Benzoic acid

Benzoic acid is used as an active substance in biocidal products and in particular as bactericide, viricide and fungicide for the disinfection of materials.

The classification and labelling of this substance has so far not been harmonised at EU level.

RAC agreed with the proposal from Germany to classify benzoic acid as skin irritant and as seriously damaging the eye. RAC also agreed to classify benzoic acid as causing damage to lungs after repeated exposure via inhalation. However, RAC agreed on a higher category for the latter effect than Germany who originally proposed to classify benzoic acid as a substance which may cause damage to lungs through prolonged or repeated exposure.

Ethephon

Ethephon is an active substance in plant protection products and is used as a plant growth regulator.

Ethephon already has a harmonised classification as: acutely toxic through inhalation and through the dermal route; as causing severe skin burns and eye damage; and as potentially harmful to aquatic life with long lasting effects.

RAC agreed with the proposal from the Netherlands to classify Ethephon as acutely toxic through the oral route.  In addition, RAC concluded that Ethephon should be classified as harmful to aquatic life with long lasting effects and labelled as corrosive to the respiratory tract.

At the request of ECHA's Executive Director - Epoxiconazole

Epoxiconazole is used as a fungicide in agriculture.

It already had a harmonised classification in Annex VI to the CLP Regulation as: a substance suspected of causing cancer (Carc. 2); suspected of damaging fertility and the unborn child (Repr.2); and as toxic to aquatic life with long lasting effects. The dossier submitter Sweden proposed a more severe classification for reproductive toxicity (Repr. 1B) and RAC agreed, adopting this opinion originally in March 2010.

At the request of the ECHA Executive Director, RAC assessed the additional information submitted in two stages by industry and at its 23rd.meeting confirmed its previous opinions from March 2010 and March 2011 proposing to classify epoxiconazole as a presumed human reproductive toxicant, which may damage fertility or the unborn child (Repr. 1B).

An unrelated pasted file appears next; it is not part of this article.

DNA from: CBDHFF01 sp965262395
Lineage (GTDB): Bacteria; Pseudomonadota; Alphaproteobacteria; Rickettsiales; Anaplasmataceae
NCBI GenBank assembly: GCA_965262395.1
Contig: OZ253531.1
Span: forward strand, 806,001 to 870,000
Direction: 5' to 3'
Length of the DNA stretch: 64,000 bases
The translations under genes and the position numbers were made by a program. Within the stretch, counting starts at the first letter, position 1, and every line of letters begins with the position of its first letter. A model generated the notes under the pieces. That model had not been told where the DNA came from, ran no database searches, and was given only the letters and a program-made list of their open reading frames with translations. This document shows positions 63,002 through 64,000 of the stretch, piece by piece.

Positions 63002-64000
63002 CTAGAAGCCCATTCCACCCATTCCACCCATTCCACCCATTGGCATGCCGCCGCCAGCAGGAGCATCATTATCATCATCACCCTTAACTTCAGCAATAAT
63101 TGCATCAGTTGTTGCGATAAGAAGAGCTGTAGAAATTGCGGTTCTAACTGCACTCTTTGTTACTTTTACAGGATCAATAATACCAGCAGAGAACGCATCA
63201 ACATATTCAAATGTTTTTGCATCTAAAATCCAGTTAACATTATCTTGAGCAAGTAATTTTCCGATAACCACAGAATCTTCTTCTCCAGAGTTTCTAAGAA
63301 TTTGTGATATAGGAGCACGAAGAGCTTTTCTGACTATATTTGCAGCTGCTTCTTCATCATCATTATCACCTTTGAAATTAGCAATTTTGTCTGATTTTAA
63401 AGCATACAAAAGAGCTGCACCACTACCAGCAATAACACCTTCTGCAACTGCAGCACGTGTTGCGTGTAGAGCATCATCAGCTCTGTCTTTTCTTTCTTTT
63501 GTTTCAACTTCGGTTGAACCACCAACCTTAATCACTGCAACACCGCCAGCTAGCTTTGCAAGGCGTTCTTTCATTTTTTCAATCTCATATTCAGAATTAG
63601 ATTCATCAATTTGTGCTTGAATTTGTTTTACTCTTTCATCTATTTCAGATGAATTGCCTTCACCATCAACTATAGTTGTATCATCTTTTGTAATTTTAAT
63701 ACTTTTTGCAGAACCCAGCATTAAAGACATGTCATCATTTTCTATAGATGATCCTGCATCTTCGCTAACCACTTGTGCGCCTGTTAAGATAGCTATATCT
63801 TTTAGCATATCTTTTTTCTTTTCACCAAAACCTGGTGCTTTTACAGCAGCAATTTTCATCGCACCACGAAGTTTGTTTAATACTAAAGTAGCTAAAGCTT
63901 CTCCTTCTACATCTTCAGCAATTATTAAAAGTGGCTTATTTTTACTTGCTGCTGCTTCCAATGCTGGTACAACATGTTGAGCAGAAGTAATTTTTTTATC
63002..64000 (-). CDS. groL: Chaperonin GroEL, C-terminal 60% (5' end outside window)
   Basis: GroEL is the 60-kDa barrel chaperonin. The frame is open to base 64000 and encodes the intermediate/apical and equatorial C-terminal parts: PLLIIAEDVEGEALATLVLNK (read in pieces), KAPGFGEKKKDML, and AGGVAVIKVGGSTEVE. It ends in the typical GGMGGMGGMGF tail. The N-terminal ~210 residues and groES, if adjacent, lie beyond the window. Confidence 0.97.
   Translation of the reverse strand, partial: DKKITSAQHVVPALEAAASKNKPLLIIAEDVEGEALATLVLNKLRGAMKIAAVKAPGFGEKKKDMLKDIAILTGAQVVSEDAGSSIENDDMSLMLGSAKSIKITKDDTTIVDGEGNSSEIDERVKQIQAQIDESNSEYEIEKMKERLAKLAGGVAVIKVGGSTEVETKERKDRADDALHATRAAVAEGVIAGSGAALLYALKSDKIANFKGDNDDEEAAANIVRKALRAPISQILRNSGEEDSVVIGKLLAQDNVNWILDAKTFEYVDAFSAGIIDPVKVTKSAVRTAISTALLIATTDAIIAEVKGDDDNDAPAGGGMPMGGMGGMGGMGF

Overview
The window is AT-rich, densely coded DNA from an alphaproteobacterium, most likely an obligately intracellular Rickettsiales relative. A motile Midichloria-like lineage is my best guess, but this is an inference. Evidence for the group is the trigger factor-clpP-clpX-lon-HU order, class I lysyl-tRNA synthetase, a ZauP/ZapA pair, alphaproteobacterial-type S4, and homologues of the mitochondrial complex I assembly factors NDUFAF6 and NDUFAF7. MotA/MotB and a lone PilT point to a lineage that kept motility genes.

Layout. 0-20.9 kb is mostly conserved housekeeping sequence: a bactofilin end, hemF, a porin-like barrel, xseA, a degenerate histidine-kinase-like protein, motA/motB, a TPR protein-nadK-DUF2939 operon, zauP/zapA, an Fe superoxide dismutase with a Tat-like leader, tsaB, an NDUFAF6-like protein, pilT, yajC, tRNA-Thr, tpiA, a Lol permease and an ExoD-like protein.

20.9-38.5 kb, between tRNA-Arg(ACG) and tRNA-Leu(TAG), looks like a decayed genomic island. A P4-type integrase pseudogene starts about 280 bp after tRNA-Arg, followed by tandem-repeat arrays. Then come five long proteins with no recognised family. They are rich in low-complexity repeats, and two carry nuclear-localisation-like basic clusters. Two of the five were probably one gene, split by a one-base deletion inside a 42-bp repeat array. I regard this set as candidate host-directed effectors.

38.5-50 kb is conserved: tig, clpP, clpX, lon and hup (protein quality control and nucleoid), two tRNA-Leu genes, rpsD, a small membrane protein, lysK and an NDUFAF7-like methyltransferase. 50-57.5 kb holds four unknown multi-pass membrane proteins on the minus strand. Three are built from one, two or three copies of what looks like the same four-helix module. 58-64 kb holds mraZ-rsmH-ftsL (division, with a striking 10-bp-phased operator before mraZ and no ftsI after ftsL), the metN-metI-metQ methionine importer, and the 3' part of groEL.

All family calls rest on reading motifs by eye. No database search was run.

Restriction proposal on Chromium VI in leather compounds

RAC adopted its opinion concluding that there is currently a risk from chromium (VI) in leather articles and the Danish restriction proposal for Chromium VI in leather compounds is justified. Following the comments received during the earlier public consultation and the advice from the Forum for Exchange of Information on Enforcement, the wording of the restriction was amended to enhance its enforceability and to better cover all leather articles of concern.

Further information

The opinions will be available at the following links in the near future:

 

Background Information

The role of RAC in EU regulatory processes

RAC is responsible for preparing the opinion of the Agency on applications for authorisation, proposals for restrictions and proposals for harmonised classification and labelling. RAC also prepares opinions on specific questions relating to risks of chemicals to human health or the environment and on any other aspects concerning the safety of substances at the Executive Director's request. The final decision for proposals for harmonised classification and labelling, for proposals for restrictions as well as on applications for authorisation will be taken by the European Commission through a committee procedure. 

Further information about RAC is available on the ECHA website at the link below: